What the critics have said about This Bleeding City

“Thirty-two-year-old Alex Preston’s debut novel was not the only tale about the collapse of the global financial system, but it is surely the best… Not since Bright Lights, Big City or Less Than Zero has a debut had such impact and captured the moment more succinctly.”


“Alex Preston… is to be commended for offering us This Bleeding City, a novel that tells us a few warm emotional truths behind a cold news story, the human tale of how it can all go wrong… The angry rants to be found in recent works that deal with the financial crisis (such as… Ben Elton’s Meltdown and… Sebastian Faulks’s A Week In December) don’t tell the human story anywhere near as well as Preston does… The book… is enjoyable and worth reading for the narrative drive. Preston’s style is both spare and rich, brutal and deft. He conjures exquisitely desolated cityscapes, populated by hollowed-out citizens who feel like they’re escapees from an Edward Hopper painting. May he continue to shine a light on the giant, scary engine that is modern capitalism.”

Financial Times

“The best thing about Alex Preston’s impressive first novel is its wonderfully lucid and compelling telling of the collapse of the markets. Preston was a bond trader but, happily, he’s far more concerned with bringing emotional sense to the crash than elucidating financial intricacies… Preston depicts the impending financial crash with a wonderfully sickening inexorability, bringing a heightened consonance to a real-life catastrophic mess…One of Preston’s favourite writers is F Scott Fitzgerald and that influence is favourably apparent in the novel’s elegiac tone – there is much lost here, the least of which is money.”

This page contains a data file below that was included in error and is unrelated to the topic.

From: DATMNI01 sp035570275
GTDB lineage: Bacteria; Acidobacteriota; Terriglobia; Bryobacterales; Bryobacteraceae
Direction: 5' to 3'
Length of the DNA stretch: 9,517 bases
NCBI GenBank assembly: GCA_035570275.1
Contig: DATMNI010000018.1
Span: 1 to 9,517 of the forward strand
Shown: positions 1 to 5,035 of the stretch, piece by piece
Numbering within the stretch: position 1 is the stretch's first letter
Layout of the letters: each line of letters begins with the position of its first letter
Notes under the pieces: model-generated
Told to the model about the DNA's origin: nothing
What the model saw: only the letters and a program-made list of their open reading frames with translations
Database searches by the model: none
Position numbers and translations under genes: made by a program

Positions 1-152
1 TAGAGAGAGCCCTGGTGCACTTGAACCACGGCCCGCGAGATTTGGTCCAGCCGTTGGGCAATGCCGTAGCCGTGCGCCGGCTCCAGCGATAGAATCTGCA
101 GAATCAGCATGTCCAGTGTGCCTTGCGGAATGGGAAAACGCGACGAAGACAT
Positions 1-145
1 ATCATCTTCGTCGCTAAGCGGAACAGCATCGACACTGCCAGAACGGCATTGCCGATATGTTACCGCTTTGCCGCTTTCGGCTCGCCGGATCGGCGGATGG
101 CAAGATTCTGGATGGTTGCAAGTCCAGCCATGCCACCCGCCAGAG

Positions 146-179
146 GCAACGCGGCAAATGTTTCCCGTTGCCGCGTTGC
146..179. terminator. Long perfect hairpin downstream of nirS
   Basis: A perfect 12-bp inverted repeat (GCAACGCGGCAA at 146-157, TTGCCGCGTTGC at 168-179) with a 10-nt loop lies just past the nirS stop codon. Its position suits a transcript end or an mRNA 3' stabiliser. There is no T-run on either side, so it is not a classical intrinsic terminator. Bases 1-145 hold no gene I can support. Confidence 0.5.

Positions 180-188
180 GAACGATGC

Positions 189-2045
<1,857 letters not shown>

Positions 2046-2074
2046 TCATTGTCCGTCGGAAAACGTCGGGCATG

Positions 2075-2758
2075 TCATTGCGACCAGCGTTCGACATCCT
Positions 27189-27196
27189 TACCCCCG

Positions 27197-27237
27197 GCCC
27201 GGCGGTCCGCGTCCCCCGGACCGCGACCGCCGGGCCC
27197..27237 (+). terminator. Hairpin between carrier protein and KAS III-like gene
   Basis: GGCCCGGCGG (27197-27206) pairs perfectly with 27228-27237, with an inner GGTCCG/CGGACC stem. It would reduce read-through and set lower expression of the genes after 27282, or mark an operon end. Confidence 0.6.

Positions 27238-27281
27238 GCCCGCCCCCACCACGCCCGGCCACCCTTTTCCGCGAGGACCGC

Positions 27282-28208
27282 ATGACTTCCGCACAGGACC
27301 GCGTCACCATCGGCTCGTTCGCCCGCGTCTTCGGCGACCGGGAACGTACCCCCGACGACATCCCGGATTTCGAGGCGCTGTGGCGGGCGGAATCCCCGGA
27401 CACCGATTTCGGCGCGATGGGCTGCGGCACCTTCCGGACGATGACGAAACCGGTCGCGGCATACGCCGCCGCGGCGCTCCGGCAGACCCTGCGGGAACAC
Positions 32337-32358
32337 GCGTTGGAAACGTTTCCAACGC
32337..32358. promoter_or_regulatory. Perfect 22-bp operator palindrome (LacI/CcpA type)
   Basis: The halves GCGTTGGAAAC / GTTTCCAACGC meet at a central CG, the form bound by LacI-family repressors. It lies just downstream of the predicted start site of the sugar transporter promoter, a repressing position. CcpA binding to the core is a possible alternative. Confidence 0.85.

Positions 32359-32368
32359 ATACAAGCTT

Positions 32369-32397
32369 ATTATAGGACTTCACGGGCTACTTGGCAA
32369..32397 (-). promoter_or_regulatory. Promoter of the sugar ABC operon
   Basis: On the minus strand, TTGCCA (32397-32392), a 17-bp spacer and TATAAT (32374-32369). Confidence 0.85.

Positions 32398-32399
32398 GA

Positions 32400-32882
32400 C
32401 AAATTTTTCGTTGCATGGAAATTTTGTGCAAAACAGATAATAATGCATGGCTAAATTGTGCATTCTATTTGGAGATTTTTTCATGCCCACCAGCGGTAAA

The Observer

This Bleeding City, about a naive and greedy graduate sucked into the world of high finance, is so horribly authentic it might just be the definitive novel of the credit crisis… You don’t need an FT subscription to understand and enjoy the book. Aside from the enduring themes of greed and hubris, it’s also a love story, detailing the emotional repercussions of the crash and the motivations of those involved.”

The Word

“Paying homage to F. Scott Fitzgerald’s story of an earlier economic crash, Babylon Revisited (1940), debut novelist and former city trader Alex Preston names his narrator, Charlie Wales, after Fitzgerald’s anti-hero… This is a smartly written portrait of youthful insecurities and timeless folly.”

The Independent

“For those of us who don’t know our derivatives from our sub-primes, Preston’s rendering of the arcane world of high finance makes gripping reading, and affords disturbing insights into the way in which the market is driven by greed, ego and an excess of adrenaline… This novel is a fascinating portrayal of a generation of bright young things who believed they could put their consciences on hold, get rich quick and retire at the age of thirty-five to resume fulfilling creative lives. We know how this fantasy ends.”